Politics

Cotton Demands Answers on Partially Chinese-Owned Lithium Mine Potentially Receiving U.S. Funding

September 27, 2022

Washington, D.C. — Senator Tom Cotton (R-Arkansas) sent a letter today to Energy Secretary Jennifer Granholm requesting information about the Department of Energy potentially funding a lithium mine by Lithium Americas, a company partially owned by the Chinese Communist Party (CCP). The letter addresses the significant risks to national security and our supply chain that would arise if federal funding were to deepen Chinese control over America’s critical minerals and urges Granholm to reject Lithium America’s funding request if it refuses to separate from its Chinese owner.

In part, the senator wrote:

“The U.S. government should apply strict oversight regarding potential federal funding of CCP-owned or -controlled entities. DOE’s loan for the Thacker Pass mine would be substantial and reportedly cover the majority of the project’s capital costs. It is critical that DOE ensure taxpayer funding does not go to corporations with CCP ties and does not increase U.S. mineral dependence on China.”

Full text of the letter may be found below.

September 27, 2022

The Honorable Jennifer Granholm

Secretary

Dear Secretary Granholm,

I write to you requesting information and raising concerns regarding reports of the Department of Energy potentially funding a lithium mine controlled by the Chinese Communist Party (CCP). 

The Washington Free Beacon recently reported plans by Lithium Americas, an ostensibly Canadian company, to build a mine at Thacker Pass in Humboldt County, Nevada. Worryingly, media reports indicate that Lithium Americas’ largest shareholder is Ganfeng, a Chinese company with direct ties to the CCP. Ganfeng is currently acquiring lithium mines around the world, which, according to former Secretary Mike Pompeo, is part of a “clear intention by the Chinese Communist Party to control the entire supply chain for green energy.” The United States should be reducing its dependence on China for these critical inputs, not opening the door for China to “gain a foothold in America on lithium mining,” as reported.

I am deeply concerned that, despite clear CCP influence over the company, Lithium Americas’ Thacker Pass project is under consideration for a loan through the Department of Energy (DOE) Advanced Technologies Vehicles Manufacturing (ATVM) Loan Program. Lithium Americas’ assurances that Thacker Pass is 100%-owned by them rather than Ganfeng are insufficient to resolve national security concerns, given the Party’s considerable stake in the company.

The U.S. government should apply strict oversight regarding potential federal funding of CCP-owned or -controlled entities. DOE’s loan for the Thacker Pass mine would be substantial and reportedly cover the majority of the project’s capital costs. As the government continues to invest in battery supply chain programs, it is critical that DOE ensure taxpayer funding does not go to corporations with CCP ties and does not increase U.S. mineral dependence on China.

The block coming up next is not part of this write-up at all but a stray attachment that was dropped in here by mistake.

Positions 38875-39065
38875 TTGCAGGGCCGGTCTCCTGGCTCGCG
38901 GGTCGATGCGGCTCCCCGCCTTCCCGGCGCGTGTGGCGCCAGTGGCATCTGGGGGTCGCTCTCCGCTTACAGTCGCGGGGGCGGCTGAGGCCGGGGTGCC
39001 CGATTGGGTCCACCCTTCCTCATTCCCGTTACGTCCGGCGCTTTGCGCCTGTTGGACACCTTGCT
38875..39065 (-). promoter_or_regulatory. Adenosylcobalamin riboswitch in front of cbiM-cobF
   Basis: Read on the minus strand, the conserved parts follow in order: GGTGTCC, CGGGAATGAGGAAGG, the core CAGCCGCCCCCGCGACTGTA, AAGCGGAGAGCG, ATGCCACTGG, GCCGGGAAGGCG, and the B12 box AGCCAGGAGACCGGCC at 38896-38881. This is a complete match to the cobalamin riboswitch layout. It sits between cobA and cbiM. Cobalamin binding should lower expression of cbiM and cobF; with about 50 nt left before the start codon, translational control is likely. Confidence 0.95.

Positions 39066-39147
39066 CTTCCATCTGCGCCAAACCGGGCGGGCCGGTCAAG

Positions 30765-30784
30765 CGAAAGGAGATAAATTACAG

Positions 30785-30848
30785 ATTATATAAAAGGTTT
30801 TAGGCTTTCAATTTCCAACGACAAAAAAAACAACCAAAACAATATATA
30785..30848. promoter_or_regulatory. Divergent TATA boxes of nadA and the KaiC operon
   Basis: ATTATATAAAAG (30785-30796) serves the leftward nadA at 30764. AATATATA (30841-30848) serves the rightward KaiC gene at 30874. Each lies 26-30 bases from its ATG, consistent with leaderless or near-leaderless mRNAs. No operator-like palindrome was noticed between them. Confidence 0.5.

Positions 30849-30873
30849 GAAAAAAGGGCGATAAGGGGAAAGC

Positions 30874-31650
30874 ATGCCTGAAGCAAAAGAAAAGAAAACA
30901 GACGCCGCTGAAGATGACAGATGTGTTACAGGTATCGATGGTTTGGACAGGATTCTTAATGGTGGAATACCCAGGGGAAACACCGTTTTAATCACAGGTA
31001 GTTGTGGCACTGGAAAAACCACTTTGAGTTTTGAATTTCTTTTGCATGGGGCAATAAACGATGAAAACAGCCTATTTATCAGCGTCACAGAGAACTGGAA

Your department has an opportunity to leverage this ATVM loan application to incentivize Lithium Americas to part ways with Ganfeng. Ganfeng and any other Chinese entities with CCP ties should divest their stakes in Lithium Americas before the company is offered this loan. If Lithium Americas refuses to part ways with Ganfeng, then I strongly urge you to reject their application for the ATVM loan. The United States urgently needs domestic critical mineral production to supply its technology sector and reduce its dependence on China; the United States does not need and should not fund possible attempts by the CCP to deepen its control over the U.S. critical mineral supply chain.

For the reasons highlighted above, I respectfully request answers to the following questions:

  1. Is DOE aware of Lithium Americas’ application for the Advanced Technologies Vehicles Manufacturing (ATVM) Loan Program and the company’s partial ownership by entities closely tied the CCP?
  2. What safeguards or requirements are in place to ensure the ATVM program is not funding other companies owned or controlled by the CCP or other adversaries?
  3. Does DOE agree that the United States must reduce its dependence on China for critical minerals like lithium and should invest in domestic production of such minerals? If so, does DOE believe that funding deeper CCP control of the U.S. critical mineral supply chain is counterproductive to this goal? If not, why not?
  4. Has DOE raised with Lithium Americas the possibility that its loan application for the Thacker Pass project may be harmed by the company’s partial ownership by Ganfeng or that its application may be improved if Ganfeng divested in the company?

Thank you for your prompt attention to this matter. I look forward to receiving your response.

Sincerely,

_________________

Tom Cotton

United States Senator

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